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Notice that the operating point moved very slightly to the left, from the (green) dot to the (blue) dot. This slight change causes the flow rate in circuit #1 to drop from 10 gpm to 9.9 gpm. That change, for all practical purposes, is of no consequence. Thus we can consider the two circulators in this system to be hydraulically separated from each other. This desirable effect is a result of the two circuits “sharing” common piping that has very small head loss.

Imagine this

Another way to think about two circuits that are hydraulically separated is to imagine each circuit as being physically separate from the other, as shown in Figure 4.

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The flow rates that would be established by each circulator in its associated sub-circuit (such as 10 gpm in circuit #1, and 12 gpm in circuit #2) would be approximately the same regardless of the two circuits “overlapping” as shown on the left, or completely isolated from each other, as shown on the right.

So here’s the takeaway:

Anything that couples together two or more hydronic circuits, each with its own circulator, and where the head loss of the coupling method is very small, results in hydraulic separation of the circulators.

There are several hardware configurations that meet this criteria:

  1. A pair of closely-spaced tees (classic primary/secondary piping);
  2. A buffer tank piped as either a 2-pipe, 3-pipe, or 4-pipe configuration;
  3. A typical cast iron boiler combined with short/fat headers; and
  4. A hydraulic separator combined with short/fat headers.

These hardware configurations are illustrated in Figure 5:

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All of these arrangements bring together two or more circuits, each with their own circulator, in a way that creates very little head loss where the two circuit overlap.

For the closely spaced tees, this overlap is a tube stub just long enough to join the tees side by side.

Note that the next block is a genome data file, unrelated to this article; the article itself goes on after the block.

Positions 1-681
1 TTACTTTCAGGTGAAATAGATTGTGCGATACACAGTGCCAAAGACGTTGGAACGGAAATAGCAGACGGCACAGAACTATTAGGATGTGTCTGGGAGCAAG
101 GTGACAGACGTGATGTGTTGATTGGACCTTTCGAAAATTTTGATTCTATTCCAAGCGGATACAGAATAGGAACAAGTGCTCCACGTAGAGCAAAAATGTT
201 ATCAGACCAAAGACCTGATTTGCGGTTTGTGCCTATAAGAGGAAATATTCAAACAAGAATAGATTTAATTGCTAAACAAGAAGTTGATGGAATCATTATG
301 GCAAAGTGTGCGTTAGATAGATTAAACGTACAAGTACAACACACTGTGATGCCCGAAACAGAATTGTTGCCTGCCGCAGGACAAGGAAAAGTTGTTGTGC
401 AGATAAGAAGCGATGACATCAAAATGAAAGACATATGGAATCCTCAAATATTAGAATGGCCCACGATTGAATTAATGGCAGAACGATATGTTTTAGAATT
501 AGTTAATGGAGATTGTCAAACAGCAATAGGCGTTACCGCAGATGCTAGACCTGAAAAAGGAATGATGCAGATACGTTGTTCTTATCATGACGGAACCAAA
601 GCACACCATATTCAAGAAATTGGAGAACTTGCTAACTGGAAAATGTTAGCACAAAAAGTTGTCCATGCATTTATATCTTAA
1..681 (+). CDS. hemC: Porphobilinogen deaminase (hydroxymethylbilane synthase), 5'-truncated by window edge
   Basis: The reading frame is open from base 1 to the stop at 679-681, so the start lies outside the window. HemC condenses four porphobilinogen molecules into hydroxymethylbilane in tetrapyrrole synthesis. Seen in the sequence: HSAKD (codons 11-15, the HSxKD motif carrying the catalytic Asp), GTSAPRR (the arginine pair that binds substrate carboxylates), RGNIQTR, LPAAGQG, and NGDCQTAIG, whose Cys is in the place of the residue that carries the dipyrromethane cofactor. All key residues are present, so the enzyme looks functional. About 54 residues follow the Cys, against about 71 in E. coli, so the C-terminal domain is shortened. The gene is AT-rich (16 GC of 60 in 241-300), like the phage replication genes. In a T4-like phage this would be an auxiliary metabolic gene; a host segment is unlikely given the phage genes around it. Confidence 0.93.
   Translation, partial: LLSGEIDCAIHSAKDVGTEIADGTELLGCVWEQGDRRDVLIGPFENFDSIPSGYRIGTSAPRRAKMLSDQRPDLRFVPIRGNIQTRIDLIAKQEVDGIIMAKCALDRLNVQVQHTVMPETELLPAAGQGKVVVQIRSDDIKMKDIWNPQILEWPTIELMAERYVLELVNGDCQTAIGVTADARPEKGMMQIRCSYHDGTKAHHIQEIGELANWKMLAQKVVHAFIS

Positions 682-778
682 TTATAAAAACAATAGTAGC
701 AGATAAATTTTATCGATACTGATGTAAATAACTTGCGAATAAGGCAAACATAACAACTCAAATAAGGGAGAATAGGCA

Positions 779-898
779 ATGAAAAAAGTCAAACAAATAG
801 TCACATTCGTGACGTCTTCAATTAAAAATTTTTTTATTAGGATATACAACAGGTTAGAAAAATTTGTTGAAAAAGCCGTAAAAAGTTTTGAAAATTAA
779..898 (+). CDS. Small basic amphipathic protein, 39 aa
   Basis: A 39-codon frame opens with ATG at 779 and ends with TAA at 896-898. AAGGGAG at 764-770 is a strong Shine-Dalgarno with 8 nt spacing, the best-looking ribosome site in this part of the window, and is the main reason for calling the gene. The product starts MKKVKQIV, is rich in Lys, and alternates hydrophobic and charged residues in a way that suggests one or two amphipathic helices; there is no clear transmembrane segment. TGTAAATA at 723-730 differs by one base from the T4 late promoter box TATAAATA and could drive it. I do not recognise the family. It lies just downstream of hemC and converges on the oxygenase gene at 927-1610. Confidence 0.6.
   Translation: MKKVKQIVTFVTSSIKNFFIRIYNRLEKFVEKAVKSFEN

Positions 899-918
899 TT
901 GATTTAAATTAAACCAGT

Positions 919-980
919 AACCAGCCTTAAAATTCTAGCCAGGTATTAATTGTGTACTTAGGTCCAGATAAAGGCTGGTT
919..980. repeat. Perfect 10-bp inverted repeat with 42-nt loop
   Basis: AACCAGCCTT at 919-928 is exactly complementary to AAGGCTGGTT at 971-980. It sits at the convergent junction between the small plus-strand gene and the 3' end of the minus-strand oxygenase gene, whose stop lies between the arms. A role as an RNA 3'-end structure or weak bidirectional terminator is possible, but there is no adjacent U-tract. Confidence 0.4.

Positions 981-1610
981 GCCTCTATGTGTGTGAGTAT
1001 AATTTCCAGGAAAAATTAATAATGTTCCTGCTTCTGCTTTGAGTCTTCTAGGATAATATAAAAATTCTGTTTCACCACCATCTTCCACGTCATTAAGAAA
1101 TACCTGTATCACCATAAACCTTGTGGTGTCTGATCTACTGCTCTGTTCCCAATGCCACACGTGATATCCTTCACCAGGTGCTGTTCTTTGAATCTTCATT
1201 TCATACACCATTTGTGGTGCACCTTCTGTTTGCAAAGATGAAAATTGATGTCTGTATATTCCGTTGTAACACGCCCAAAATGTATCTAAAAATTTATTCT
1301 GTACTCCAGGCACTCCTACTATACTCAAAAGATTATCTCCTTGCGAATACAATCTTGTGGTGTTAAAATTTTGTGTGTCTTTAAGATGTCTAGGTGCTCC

For systems with buffer tanks piped as shown in Figure 5, the buffer tank is the low head loss common piping. The large cross-sectional area of the tank produces very low flow velocities inside the tank, and thus very low head loss.

The cast iron boiler consists of several sections that each have large cross-sectional areas, and thus create very low flow velocity and head loss. Still, it’s important to use what I call “short/fat headers” to preserve the hydraulic separation effect of the cast iron sections up to the point where the circulators connect to the system.

Then there’s a hydraulic separator. The cross-sectional area of the vertical portion of the separator is about nine times larger than the cross-section of the piping connected to it. This reduces flow velocity to about 1/9 that in the piping, which again results in very low head loss.

The nice thing about a hydraulic separator is that it also can provide efficient air and dirt separation for the system. To “preserve” the hydraulic separation it’s also important to use short/fat headers on both sides of the separator.

Another benefit of a hydraulic separator, relative to a classic series loop in a primary/secondary piping system, is that each parallel load circuit receives the same supply water temperature.

Multiple points of separation

Combinations of the details shown in Figure 5 can also be used in the same system. One example of such a combination is shown in Figure 6.,q=82,w=1920/private/DRYfUzKcJMUueslgkSN2hBBkPms1/image/fexOWRreJT.jpg


In this system, the fixed speed circulator (P1) providing flow through the wood gasification boiler is coupled to a variable speed shuttle circulator (P2) using a pair of closely spaced tees. This decoupling allows (P2) to adjust speed as necessary to maintain the boiler inlet temperature high enough to prevent sustained flue gas condensation.

The thermal storage tank provides hydraulic separation between variable speed circulators (P2) and (P3). Note that the piping circuits containing these two circulators tee together very close to the tank. This minimizes head loss in the short headers that connect the tees to the tank.

The variable speed injection circulator (P3) is hydraulically separated from the oil-fired boiler circulator (P4), and the distribution circulator (P5) by two more sets of closely spaced tees.

This system has five circulators and four points of hydraulic separation. Although the overall schematic may look complicated, think of it as broken up into 5 subsystems, as shown in Figure 7.

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The flow rate established in each of these subsystems is essentially unaffected by flow rates in the other four subsystems. That may be hard to believe when looking at the overall system, but it’s true.

The bottom line

There’s no “magic” involved with hydraulic separation. Anything that couples two or more circuits together so that the piping they share has very low flow resistance can provide it. In this context, it’s a really simple concept, but also one that’s extremely useful in hydronic system design.

By the way… I don’t think the “glory days” of modern hydronics technology have ended. The opportunities at hand for creative designers continue to expand. Water is still the best stuff on earth for moving thermal energy around. Just make sure your designs respect the concept of hydraulic separation to “keep the peace” between potentially competing circulators.